20th Century Fox’s Alien: Covenant is expected to claw its way to the top of the weekend box office with a $35 million-$40 million opening frame, ending the two-weekend reign of Disney/Marvel’s Guardians Of The Galaxy Vol. 2 which will land in second in the low-$30M range.
Covenant will be in play at about 3,600 theaters with a presence at PLF auditoriums and some Imax hubs. The Ridley Scott-directed sequel to 2012’s Prometheus has already made more than $40M in 34 foreign markets. Covenant opens at 7 PM on Thursday.
Meanwhile, GOTG2‘s domestic tally through Tuesday sits at $259M, 37% ahead of GOTG through its first 12 days. That movie finaled at $333.1M.
Having already logged a 77% certified fresh score on Rotten Tomatoes, Covenant is in excellent shape heading into the weekend, and in this die-hard summer tentpole market, a film needs to truly impress critics to ensure any kind of long-leg success. Yes, there are few titles that are critic-proof (like Transformers), but for the most part moviegoers make their ticket-buying decisions off this aggregator site. Covenant‘s great score is ahead of Prometheus, which posted a certified RT of 72% fresh, earned a B CinemaScore, opened to $51M (a record debut for the sci-fi franchise) and legged out to a 2.5 multiple with $126M stateside and $403.4M global off a $130M negative cost before P&A. The big plus here for Alien fans is that Covenant stars the classic Xenomorph alien beast who was arguably in beta phase during Prometheus. Fox kept Covenant cheaper than its predecessor in the high-$90M range before P&A.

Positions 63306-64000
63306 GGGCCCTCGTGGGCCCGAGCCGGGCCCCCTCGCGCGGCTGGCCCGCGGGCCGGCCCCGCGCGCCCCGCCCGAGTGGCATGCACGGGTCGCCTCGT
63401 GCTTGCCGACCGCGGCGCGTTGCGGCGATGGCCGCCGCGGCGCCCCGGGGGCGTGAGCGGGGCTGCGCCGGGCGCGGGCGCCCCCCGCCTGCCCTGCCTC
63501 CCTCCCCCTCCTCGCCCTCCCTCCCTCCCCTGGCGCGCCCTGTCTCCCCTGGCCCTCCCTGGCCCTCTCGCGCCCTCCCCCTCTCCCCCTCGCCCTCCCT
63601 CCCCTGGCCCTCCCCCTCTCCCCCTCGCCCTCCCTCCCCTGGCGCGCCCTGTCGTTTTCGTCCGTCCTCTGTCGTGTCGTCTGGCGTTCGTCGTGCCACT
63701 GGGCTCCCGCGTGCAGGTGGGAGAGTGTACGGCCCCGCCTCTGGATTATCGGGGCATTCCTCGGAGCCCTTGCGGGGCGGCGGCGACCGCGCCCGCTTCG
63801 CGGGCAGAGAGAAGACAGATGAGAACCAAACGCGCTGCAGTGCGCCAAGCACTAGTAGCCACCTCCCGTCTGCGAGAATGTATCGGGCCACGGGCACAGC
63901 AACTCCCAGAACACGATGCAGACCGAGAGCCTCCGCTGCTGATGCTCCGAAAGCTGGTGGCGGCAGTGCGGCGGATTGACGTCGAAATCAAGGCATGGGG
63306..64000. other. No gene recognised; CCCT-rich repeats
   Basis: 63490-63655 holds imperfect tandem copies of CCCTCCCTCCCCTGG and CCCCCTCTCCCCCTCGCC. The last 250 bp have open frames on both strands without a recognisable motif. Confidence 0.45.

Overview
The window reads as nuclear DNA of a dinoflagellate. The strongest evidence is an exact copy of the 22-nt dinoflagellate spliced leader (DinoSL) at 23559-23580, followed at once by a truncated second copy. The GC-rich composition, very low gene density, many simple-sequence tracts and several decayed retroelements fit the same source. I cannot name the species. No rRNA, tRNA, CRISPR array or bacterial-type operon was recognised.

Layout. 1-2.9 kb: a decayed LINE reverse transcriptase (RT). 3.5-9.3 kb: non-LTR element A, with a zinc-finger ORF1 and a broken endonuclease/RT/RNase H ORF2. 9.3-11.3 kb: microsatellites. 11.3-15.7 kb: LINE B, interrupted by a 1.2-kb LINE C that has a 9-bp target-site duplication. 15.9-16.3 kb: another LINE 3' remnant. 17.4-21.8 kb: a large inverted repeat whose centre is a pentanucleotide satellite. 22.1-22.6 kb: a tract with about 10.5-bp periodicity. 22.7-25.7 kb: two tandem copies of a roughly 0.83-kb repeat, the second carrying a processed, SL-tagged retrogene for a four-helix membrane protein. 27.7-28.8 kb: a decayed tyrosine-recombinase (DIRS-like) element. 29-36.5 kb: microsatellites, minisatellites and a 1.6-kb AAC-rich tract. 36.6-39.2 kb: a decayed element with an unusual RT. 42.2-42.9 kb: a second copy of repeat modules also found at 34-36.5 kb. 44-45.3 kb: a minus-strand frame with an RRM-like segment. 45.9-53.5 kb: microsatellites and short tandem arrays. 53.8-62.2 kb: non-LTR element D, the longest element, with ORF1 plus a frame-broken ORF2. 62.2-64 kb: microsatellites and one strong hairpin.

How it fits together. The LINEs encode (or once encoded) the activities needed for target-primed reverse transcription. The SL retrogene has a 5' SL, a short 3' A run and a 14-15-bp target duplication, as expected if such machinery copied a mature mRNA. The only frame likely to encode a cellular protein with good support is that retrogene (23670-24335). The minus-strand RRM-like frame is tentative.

In what seems like an unconventional distribution plan for a major studio, 20th Century Fox also has another wide release this weekend in Diary Of A Wimpy Kid: The Long Haul, but it’s hardly a threat to Alien as the kid pic is targeting family crowds with an eye at $12M at 3,129 venues.
(That said, Fox actually did defeat Warner Bros’ attempt in late March 2011 to lure fanboys with Zack Snyder’s Sucker Punch by opening Diary Of A Wimpy Kid: Rodrick Rules against it, winning the weekend $23.8M-$19.1M.)
Long Haul cost $22M before P&A, which was the same as its predecessor, 2012’s Diary of A Wimpy Kid: Dog Days. These cash cows — Long Haul is the fourth film — typically deliver to Fox average global ticket sales of $75M per title. Long Haul begins its run at 5 PM Thursday.
Lastly, MGM has through Warner Bros its Stella Meghie-directed teen romance Everything, Everything, which is making a play at girls under 25 — much like its summer release last year, Me Before You. That movie was made for $20M before P&A, and made $56.2M stateside and $207M worldwide. Everything, Everything, based on Nicola Yoon’s novel, is even cheaper at $10M. Pic tells the story about a girl who suffers from severe combined immunodeficiency (SCID), and falls for the boy next door. Projected opening is $10M-$12M at 2,800-plus locations with previews starting at 5 PM.
Me Before You wound up beating its low-teen projections last year opening to $18.7M; It had an RT of 58% Rotten. We’re still waiting for reviewers to weigh in on Everything, Everything.
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